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Monday, 20 June 2016

The Pink Widow's Cottage

Somewhere in deepest darkest Lancashire stands a cottage in a garden that has been overtaken by weeds, nettles and thistles! I am calling it "The Pink Widow's Cottage" as that is what the urbex couple who told me about it called it. It was a stroke of luck that I bumped into them on a previous urbex trip or I'd never have known about this place. I haven't seen it on any of the urbex sites.
After struggling through the jungle of a "garden" and getting attacked by the thorny plants, a few good shoves and I was in through the front door. This was a rare solo visit for me, it being a school day and all . . .


I have no idea of the history of the place but it seems to have been abandoned for some time, judging by the d├ęcor and the amount of cobwebs around the place. Trying to guess what the person who lived here was like is a good game to play as you wander around. I shall go with the "widow" theme and say that she was an animal lover as there were large posters of a rabbit and a robin above the fireplace.


Into the front parlour, where there are several different layers of wallpaper peeling off the damp walls.

 There are two armchairs which have definitely seen better days!

















 This fireplace reminded me of the one that my grandparents had when they lived in an old cottage. I remember them cleaning it out at night and getting it lit with newspaper on cold winter mornings.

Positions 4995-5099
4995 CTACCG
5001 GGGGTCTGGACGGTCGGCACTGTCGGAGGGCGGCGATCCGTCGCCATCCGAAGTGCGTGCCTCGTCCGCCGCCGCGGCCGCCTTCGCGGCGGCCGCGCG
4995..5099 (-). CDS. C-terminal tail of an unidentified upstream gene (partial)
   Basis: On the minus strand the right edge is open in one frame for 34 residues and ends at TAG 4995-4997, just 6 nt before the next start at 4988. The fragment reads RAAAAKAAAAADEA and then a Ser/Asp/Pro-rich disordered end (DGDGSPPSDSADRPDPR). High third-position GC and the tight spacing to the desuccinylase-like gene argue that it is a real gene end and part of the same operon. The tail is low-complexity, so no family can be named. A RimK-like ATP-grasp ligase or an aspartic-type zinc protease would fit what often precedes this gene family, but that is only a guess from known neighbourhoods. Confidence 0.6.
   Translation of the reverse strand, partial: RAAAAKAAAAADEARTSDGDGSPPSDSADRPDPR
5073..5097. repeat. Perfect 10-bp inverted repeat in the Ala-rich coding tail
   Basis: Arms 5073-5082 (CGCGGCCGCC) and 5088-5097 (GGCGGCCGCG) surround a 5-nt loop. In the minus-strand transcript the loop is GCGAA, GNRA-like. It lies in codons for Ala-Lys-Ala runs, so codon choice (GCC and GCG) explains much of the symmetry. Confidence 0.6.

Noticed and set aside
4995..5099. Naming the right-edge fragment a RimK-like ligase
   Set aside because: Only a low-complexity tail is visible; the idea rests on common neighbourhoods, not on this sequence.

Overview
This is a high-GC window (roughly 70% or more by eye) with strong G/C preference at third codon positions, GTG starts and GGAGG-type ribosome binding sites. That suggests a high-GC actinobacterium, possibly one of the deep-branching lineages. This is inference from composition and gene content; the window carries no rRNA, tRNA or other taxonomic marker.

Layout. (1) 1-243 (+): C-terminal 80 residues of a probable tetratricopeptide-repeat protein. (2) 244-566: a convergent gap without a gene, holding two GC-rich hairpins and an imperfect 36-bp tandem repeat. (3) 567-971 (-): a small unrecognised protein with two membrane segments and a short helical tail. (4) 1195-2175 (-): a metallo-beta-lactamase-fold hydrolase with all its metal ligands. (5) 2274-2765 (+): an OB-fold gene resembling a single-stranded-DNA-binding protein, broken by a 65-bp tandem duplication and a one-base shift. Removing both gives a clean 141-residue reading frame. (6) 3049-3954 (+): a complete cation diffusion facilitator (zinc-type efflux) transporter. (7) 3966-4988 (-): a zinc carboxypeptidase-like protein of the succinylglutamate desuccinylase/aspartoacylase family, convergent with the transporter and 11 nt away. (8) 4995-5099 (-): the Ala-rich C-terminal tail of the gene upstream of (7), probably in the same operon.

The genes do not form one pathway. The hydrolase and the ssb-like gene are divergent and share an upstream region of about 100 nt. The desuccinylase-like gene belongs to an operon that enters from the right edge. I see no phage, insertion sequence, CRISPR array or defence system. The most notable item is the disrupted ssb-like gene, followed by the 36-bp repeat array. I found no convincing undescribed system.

Some distinctly 1970s wallpaper covering the chintzy pink rose wallpaper underneath.





 The kitchen made my student house kitchen look positively palatial! The units were wonky, filthy and the windowsill was covered in cobwebs. There were pans left on the draining board as if the widow had just popped out to the shops.





Through the kitchen was another small room which contained a washday mangle used wring out wet clothes from the washtub. Again, this reminded me of my grandma as she used to tell me how she helped her mother out on wash days by putting shirts through the mangle in the 1920s and 30s.




There was a very dark and dingy downstairs toilet with this tiny window with a tiled surround. I didn't venture upstairs on this visit as I was alone and the first few steps seemed very fragile - I didn't want the stairs to collapse as I was halfway up with no phone signal! Maybe next time? It is definitely worth a second visit, as although it is tiny, there is plenty of interest to photograph. It was quite a sad explore, thinking of the widow who probably lived here alone and wondering what happened to her - did she die here or end up in a nursing home or hospital?

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